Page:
Exercises You Should Be Doing: Barbell Overhead Shrug

Share This:

One of the main bullet points I hit on last weekend while in London was that many of the same movement distortions and predictable postural imbalances we see in overhead athletes manifest themselves in the general fitness population as well.

Specially, when we take someone with a extensive history of lifting heavy things – a meathead if you will – it’s not altogether uncommon to see a gross extension pattern or excessive anterior pelvic tilt with their posture (you can fit a fist inside the T-L junction) along with a depressed shoulder girdle.

Note:  I place an emphasis on noting I italicized the word “excessive” because there is an acceptable amount of anterior pelvic tilt (natural lordotic curve) in the lumbar spine.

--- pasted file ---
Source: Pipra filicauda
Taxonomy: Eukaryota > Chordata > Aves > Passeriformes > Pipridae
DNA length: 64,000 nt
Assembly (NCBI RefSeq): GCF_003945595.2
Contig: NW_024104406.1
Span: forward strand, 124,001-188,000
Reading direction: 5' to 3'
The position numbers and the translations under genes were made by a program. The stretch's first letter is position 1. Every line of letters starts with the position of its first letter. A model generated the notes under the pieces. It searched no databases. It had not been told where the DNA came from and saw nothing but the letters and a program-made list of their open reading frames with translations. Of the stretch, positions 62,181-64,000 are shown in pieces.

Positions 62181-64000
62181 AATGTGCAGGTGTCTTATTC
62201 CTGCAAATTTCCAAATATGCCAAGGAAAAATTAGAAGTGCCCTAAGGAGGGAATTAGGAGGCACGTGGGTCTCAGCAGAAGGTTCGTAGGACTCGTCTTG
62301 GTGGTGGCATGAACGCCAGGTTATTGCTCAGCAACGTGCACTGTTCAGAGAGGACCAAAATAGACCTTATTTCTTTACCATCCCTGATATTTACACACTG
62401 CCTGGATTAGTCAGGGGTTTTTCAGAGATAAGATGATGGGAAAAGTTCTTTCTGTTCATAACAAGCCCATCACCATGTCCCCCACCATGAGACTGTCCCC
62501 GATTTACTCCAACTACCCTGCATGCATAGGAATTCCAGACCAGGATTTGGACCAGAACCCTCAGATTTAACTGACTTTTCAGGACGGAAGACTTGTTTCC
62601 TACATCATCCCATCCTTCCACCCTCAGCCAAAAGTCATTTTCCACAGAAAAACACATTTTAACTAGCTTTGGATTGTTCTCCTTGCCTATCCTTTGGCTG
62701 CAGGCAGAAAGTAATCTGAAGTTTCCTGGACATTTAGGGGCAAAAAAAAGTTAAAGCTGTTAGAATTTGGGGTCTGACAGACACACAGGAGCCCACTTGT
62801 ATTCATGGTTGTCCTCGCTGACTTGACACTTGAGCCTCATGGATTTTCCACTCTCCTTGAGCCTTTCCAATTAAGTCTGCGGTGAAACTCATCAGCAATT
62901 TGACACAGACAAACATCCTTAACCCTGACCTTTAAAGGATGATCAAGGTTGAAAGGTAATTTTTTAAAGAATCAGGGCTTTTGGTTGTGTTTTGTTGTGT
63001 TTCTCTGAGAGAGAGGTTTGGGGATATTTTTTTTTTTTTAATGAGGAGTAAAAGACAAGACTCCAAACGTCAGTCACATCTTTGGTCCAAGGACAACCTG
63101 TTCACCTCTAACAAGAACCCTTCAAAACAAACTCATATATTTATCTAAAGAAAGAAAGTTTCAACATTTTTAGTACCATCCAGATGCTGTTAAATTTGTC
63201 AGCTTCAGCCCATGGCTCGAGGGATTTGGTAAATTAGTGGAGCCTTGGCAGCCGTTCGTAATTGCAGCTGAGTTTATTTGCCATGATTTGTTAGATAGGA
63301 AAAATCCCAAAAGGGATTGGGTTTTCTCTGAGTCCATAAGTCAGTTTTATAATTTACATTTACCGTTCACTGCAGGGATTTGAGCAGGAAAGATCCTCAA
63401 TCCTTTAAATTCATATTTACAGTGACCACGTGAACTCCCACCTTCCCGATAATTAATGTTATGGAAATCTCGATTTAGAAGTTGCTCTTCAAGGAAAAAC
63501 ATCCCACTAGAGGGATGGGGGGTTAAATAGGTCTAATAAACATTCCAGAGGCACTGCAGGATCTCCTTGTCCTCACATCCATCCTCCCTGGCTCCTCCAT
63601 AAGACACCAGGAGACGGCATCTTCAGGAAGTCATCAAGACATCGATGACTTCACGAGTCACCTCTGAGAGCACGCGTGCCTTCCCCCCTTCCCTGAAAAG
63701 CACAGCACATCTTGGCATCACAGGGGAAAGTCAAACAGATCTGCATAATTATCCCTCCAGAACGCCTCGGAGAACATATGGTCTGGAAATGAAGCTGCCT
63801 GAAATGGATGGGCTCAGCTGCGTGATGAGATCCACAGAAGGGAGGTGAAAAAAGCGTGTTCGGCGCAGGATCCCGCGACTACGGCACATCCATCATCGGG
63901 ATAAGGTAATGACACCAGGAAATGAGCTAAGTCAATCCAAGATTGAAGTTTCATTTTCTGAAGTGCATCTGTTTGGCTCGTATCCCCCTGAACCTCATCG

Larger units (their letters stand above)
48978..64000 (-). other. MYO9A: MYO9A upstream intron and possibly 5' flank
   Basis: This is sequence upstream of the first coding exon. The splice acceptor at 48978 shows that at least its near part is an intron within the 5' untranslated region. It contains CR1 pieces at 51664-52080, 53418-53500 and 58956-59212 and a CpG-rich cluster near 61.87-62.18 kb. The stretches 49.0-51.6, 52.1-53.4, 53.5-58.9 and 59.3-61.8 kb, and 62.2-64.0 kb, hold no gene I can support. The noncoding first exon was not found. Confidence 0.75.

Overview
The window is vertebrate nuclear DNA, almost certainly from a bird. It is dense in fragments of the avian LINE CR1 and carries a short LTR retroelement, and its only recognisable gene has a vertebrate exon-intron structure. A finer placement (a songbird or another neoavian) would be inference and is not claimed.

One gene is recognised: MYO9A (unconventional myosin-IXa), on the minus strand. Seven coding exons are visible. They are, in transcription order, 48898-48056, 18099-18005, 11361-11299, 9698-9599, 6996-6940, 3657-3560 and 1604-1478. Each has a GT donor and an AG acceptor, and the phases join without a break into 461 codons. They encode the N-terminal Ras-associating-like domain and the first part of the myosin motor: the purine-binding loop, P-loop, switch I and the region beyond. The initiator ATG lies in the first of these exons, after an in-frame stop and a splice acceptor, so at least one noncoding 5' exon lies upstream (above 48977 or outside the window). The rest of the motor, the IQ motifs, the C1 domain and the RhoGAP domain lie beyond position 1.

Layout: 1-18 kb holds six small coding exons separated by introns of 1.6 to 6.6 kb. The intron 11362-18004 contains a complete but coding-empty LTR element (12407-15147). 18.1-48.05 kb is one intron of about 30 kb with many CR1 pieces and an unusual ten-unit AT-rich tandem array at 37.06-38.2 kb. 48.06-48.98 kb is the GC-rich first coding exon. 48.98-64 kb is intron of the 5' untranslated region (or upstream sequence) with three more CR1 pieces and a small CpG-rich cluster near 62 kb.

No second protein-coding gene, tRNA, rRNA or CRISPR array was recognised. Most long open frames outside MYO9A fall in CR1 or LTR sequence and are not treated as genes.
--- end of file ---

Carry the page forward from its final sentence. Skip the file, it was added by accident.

Let all of the above marinate for a while and it’s a recipe for poor ability to upwardly rotate the scapulae.

For an overhead athlete this is crucial.  It’s important to have ample upward rotation so as to prevent wear and tear on the shoulder joint itself (namely: SLAP tears).

And even if your job doesn’t involve throwing a baseball 95 MPH and all you’re concerned with is how “abby” you look, it’s still important to have sufficient scapular upward rotation for general shoulder health.

And let me tell you something, chicks loooooooooooooove them some upward rotation. They go nuts for it.

Okay, not really.

I wrote in much more detail what scapular downward rotation syndrome is, as well as how to go about “correcting” a depressed shoulder HERE.

Hint: it doesn’t include Prozac. We’re not referring to that kind of depression mmm kay.